Criminal Law – Penitentiary Law
Laws under which penalties can be imposed;
Accumulation of material penalties (consecutive regime);
Single penalty for multiple offences (concurrent regime)
RULING No. 252/16
4 of May of 2016
The Court found no unconstitutionality in an interpretation of a norm deduced from the Code governing the Execution of Freedom-Depriving Penalties and Measures (CEP), such that in cases in which a prison inmate is found guilty of the effective commission of more than one disciplinary infraction and the same type of sanction is imposed for all of them, the resulting disciplinary measures are applied consecutively, and not concurrently as if they were a single sanction.
The Constitution distinguishes between criminally unlawful acts and criminal sanctions on the one hand, and other sanctioning regimes on the other. The CEP permits limitations on inmates’ fundamental rights, both in accordance with the terms of the decision in which the court imposed the measure depriving the person of his/her freedom, and for reasons linked to order, safety and security in prison.
The combined consideration of the special needs to maintain order, safety and security in a prison establishment and the pursuit of the objectives of promoting the sense of responsibility of an inmate who is serving a penal sentence justifies the option embodied in the norm in question. The differences between a criminally unlawful act on the one hand and a disciplinarily unlawful one – namely one committed in a penitentiary environment – on the other, together with the characteristics of the special legal regime applicable to inmates and that regime’s purpose, permit the conclusion that the legislative solution adopted in the norm is not unreasonable. The Court therefore decided that it was not in the presence of any violation of the constitutional principle of equality.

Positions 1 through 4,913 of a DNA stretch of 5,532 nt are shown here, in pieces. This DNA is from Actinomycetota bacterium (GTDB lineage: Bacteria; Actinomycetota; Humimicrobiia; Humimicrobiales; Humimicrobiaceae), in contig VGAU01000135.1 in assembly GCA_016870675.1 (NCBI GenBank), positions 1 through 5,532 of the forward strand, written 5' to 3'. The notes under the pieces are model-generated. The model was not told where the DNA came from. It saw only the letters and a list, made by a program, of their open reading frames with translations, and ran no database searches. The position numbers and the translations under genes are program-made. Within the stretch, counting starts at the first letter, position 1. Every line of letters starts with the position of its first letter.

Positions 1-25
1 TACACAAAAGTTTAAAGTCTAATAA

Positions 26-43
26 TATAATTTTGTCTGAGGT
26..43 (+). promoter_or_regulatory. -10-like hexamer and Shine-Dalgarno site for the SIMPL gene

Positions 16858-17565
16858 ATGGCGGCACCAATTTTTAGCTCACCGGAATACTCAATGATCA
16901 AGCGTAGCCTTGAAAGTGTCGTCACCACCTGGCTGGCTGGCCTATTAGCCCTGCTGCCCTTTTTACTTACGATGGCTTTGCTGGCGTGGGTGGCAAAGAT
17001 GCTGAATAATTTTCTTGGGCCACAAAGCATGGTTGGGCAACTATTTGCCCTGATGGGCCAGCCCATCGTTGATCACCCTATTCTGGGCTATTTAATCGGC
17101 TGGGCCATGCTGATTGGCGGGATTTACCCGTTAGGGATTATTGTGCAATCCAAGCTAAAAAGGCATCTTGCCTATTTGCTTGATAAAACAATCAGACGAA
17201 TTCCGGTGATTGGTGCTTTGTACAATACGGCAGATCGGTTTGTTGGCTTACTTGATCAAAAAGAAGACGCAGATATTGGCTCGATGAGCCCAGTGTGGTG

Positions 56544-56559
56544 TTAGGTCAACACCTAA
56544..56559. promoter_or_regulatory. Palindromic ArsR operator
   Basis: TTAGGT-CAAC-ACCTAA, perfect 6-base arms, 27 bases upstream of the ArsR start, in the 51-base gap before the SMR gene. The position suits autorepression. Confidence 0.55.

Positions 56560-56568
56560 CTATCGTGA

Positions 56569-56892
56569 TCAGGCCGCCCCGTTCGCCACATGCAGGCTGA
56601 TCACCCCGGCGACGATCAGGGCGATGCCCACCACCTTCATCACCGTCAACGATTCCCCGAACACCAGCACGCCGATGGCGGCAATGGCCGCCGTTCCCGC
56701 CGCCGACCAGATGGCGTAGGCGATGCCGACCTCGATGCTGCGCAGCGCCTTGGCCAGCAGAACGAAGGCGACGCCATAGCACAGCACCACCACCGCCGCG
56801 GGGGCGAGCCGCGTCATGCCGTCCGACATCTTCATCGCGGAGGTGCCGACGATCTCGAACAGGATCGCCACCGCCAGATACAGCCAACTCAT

This concrete review case was brought by a prison inmate who appealed against a decision of the Lisbon Sentence Execution Court (TEPL). The question of constitutionality was whether it is constitutionally permissible to sentence an inmate to disciplinary measures involving more than one sanction of the same type because he had committed more than one disciplinary infraction, and for those sanctions to be applied consecutively (i.e. in the form of a material accumulation) rather than concurrently.
The Constitutional Court had never pronounced itself on this specific question before, but it had considered other questions that presented certain parallels with this one in terms of both the grounds for differences between the Criminal Code regime and other sanctions-imposing regimes, and the constitutional parameters relied on therein.